Its participation in numerous conferences, including those organized by the Centre itself, allows it to further strengthen its ties and determine the position of various outside contributors at international level.

 

Requests for general information – an indication of the phenomenon’s evolution

 

The examination of the information requests addressed to the Centre allows the recognition of the phenomenon’s evolution in view of the public and the authorities.

 

And therefore we are noticing an evolution in the types of movements which are the subject of the information requests. We have moved from requests concerning important historic groups to the more widespread problem of well-being, personal development and quasi-therapeutic movements as well as New Age circles of influence.

 

Notice that the increased position of Pentecostal/Evangelical neo-Protestantism has led the Centre to organize an international conference on the topic, to be held next 6th June in Brussels.

 

Equally noticeable are the sometimes strong differences between Belgium and abroad. Consequently, the notice given by the press of the next report from the Interministerial French Mission of Vigilance and Combat against Sectarian Aberrations (MIVILUDES) puts an emphasis on Satanism. If all circles of influence were combined, there would be a total of 25,000 people in contact with Satanism in France. This seems in stark contrast to the situation in Belgium. Only a dozen or so requests relative to Satanism were actually registered by the Centre since its creation.

 

Furthermore, it can be noted that the requests addressed to the Centre are sometimes echoes of media-related activity by certain groups, activity which is inversely proportional to the number of their members. Such was the case of a certain group in history which, although consisting of only 250 members in Belgium, was regularly in the news, either in the press “People” or in judicial columns.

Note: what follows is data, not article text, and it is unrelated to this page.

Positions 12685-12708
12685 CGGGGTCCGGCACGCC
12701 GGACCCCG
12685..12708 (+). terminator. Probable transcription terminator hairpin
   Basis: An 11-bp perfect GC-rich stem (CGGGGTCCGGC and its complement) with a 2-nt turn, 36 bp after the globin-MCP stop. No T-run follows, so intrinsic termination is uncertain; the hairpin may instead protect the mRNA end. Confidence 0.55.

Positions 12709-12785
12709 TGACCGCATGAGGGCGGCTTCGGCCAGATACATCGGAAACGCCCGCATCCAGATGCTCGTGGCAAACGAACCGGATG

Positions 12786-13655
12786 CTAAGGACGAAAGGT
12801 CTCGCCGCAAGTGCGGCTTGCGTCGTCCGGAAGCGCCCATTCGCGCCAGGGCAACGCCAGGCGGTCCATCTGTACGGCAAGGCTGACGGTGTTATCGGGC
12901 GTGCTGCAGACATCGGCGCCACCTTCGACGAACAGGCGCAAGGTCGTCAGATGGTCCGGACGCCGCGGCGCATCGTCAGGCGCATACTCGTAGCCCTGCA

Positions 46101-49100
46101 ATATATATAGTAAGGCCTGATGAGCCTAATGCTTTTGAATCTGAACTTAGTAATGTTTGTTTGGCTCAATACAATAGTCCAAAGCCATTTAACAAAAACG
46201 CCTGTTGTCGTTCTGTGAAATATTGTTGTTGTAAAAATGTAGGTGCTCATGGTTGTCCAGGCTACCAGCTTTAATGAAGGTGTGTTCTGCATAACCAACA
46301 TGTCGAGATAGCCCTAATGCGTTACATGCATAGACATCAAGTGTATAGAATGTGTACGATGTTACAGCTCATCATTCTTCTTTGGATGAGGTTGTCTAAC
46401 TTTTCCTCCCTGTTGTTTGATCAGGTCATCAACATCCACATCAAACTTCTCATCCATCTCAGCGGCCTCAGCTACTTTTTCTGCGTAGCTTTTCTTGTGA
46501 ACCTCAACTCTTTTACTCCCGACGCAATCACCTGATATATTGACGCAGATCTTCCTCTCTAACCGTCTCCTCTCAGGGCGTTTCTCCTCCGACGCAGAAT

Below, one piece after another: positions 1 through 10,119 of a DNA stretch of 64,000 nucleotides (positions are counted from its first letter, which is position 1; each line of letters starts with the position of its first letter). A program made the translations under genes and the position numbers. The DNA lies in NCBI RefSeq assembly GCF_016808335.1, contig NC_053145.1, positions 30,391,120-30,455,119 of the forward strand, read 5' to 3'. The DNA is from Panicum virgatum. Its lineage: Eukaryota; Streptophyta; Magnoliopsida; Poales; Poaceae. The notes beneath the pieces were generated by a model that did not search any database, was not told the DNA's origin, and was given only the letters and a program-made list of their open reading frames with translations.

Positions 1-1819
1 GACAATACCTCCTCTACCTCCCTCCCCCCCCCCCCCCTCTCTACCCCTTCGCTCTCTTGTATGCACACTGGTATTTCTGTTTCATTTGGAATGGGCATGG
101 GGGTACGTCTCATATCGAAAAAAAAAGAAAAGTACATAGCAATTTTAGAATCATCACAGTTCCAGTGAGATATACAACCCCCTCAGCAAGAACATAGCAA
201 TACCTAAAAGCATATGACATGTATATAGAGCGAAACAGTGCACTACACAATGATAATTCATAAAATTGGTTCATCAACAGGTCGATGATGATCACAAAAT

It is interesting to note that information requests regarding police services have repeatedly represented 35% of their total number since 2004.

 

Requests for legal information – litigation nature index

 

The requests for legal information are equally an interesting indicator of the type of litigation present in the sectarian circle.

 

Administrative law

 

On one hand a decrease in requests emanating from local authorities relative to hall rentals or demands for event permits on the public highway has been noted. The number of organisations susceptible to disturb public order during similar demonstrations is actually very limited for the moment. At the beginning of the Centre’s activities however, a large number of local authorities seemed to believe the simple fact that a movement summoned up by the Parliamentary Committee of Inquiry could lead to the refusal of a hall rental or a permit refusal to use the public highway for the means of proselytism. This concept is equally contradictory to the spirit as to the word of Belgian law, which guarantees everyone the right to exercise a constitutional freedom of speech and peaceful assembly. The Centre’s work on information seems to have created its effect in the opinion of local authorities.

 

Family law

 

The most important legal argument remains, as it always has been, the destiny of children in separated couples. During a separation, frequently the “non-sectarian” parent worries about the religious and spiritual education their children will receive while under the guardianship of the other parent. In such cases, the two parties generally adopt extremely divided positions. One denounces a priori the danger represented by what he perceives as an inevitably harmful sect. The other invokes his fundamental right to the freedom of beliefs and his right to educate his child according to the belief of his choice.